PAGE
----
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Trader Joe’s 14.75oz Wild Alaskan Pink Salmon

To my surprise, upon opening this large can of salmon I saw whole filets with skin and bones. After reading more carefully, the can clearly states that the entire contents including skin and bones are edible. Whoops! Guess I missed that one. Depending on preference or culture you may enjoy this.

If you don’t prefer skin and bones, unless you’re ready to pick through to get the meat you enjoy, I recommend a smaller can that’s been de-skinned and de-boned.

Why? It takes time, especially if you’re making a Simple Salmon Salad. That being said, it took me an extra 10 minutes and I didn’t have any bones pop up in my salad. It honestly wasn’t so bad after all and is worth it to purchase the salmon in a larger portion.


Salmon is packed with protein at 12g per 1/4c and heart healthy omega-3 + omega-6 fats that help reduce inflammation. Farm raised salmon contain more omega fats (polyunsaturated) and saturated fats resulting in more calories because the fish simply don't have much room to move. Salmon is also high in vitamins B12, B6, C + magnesium.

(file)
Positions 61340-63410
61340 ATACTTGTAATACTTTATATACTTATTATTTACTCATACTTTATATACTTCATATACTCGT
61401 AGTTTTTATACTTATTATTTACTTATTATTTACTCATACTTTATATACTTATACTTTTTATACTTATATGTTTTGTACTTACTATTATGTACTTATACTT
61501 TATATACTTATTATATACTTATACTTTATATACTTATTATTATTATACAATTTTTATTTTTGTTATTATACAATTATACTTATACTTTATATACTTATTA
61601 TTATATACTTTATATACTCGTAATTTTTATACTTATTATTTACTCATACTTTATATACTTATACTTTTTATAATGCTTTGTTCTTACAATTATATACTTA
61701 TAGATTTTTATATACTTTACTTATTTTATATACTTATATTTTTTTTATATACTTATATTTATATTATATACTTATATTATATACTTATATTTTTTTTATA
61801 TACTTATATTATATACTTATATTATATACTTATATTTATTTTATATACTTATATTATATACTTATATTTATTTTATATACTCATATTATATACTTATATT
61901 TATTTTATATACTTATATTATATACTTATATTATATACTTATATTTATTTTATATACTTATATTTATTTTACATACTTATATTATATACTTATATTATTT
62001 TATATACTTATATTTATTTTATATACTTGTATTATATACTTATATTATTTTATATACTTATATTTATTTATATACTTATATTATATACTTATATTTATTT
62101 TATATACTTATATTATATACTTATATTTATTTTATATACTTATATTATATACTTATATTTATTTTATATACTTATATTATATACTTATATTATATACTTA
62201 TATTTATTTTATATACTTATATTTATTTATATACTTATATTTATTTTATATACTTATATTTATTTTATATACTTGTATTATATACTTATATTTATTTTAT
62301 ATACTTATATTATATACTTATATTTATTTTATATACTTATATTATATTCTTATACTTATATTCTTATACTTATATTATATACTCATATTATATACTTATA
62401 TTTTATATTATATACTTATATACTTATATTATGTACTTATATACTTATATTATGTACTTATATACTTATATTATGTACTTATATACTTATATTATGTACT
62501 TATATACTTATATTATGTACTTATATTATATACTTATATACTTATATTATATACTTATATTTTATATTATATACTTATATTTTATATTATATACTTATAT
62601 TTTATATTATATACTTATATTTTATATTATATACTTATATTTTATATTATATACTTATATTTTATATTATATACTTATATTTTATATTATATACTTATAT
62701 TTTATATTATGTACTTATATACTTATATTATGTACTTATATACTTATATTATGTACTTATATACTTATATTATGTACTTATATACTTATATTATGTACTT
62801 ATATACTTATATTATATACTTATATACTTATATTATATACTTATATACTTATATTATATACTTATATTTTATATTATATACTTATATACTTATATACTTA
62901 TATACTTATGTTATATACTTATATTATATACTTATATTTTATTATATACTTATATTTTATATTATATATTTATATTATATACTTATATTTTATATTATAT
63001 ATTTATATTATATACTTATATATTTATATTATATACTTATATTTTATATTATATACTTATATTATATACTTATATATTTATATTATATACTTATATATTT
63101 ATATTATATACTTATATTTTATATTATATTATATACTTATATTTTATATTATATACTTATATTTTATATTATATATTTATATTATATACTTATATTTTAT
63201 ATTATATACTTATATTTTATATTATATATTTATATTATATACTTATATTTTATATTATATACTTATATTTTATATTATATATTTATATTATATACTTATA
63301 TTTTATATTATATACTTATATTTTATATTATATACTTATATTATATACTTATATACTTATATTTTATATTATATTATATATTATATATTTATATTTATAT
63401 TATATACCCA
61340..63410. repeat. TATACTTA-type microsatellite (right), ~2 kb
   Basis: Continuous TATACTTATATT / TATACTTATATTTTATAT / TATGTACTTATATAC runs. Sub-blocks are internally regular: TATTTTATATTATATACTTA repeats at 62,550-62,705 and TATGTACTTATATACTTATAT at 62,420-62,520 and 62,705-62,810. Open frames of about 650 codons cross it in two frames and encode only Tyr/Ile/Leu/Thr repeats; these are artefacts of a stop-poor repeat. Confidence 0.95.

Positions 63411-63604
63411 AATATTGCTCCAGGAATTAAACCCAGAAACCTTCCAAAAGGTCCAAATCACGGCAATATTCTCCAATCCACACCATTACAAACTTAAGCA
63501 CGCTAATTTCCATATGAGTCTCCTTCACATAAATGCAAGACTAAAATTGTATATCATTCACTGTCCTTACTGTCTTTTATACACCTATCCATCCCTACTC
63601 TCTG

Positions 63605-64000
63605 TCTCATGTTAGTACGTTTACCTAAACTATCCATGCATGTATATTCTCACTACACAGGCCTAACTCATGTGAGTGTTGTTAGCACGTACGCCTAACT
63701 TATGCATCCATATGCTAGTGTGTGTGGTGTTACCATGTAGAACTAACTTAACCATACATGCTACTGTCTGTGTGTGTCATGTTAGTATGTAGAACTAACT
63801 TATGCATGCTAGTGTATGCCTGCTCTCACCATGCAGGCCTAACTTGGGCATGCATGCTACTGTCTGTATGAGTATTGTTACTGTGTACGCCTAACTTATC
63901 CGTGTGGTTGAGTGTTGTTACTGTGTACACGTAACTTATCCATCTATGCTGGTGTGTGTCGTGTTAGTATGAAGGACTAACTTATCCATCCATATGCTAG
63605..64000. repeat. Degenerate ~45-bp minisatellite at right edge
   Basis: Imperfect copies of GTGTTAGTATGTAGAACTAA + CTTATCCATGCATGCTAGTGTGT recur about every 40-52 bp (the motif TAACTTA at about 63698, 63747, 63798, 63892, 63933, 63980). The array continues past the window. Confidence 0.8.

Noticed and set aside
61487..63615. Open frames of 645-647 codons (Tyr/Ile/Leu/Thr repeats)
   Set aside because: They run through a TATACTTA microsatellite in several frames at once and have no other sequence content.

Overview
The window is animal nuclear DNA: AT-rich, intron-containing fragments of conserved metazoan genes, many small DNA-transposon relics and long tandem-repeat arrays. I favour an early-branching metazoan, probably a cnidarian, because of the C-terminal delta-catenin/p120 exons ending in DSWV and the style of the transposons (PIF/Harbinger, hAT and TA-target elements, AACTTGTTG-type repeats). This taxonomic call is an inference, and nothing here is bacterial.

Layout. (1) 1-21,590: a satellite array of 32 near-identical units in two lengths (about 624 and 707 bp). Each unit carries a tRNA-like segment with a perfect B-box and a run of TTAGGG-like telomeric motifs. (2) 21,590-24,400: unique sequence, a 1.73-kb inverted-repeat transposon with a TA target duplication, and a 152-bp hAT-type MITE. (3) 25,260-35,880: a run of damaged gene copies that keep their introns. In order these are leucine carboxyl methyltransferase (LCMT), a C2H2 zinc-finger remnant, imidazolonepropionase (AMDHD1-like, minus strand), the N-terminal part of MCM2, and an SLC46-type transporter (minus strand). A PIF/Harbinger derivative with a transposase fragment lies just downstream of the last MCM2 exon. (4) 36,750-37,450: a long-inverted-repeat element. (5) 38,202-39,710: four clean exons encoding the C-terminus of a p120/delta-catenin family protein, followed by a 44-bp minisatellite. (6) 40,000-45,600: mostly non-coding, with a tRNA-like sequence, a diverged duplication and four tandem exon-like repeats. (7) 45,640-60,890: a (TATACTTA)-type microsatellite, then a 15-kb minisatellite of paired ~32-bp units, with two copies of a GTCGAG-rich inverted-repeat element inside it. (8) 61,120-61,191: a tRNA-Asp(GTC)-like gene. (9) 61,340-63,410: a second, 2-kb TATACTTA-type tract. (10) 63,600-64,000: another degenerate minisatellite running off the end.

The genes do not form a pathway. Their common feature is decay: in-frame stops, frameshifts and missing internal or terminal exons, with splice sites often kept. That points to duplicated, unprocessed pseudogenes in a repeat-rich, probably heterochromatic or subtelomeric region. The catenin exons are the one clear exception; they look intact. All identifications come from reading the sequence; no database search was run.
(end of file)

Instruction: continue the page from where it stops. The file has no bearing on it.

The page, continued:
How to De-bone Canned Salmon:

Open canned salmon in a colander, and let water drain out. Then de-bone & de-skin meat until ready to eat meat is prepared.

To do this, separate filets first. With a butter knife, peel off skin; it should fall right off the meat. With the knife, dig out the little white bones on the surface of the meat. Cut large filets into bit size pieces.

Alternative: Trader Joe’s 6oz Wild Alaskan Pink Salmon

{Skinless, boneless, and no added salt option}

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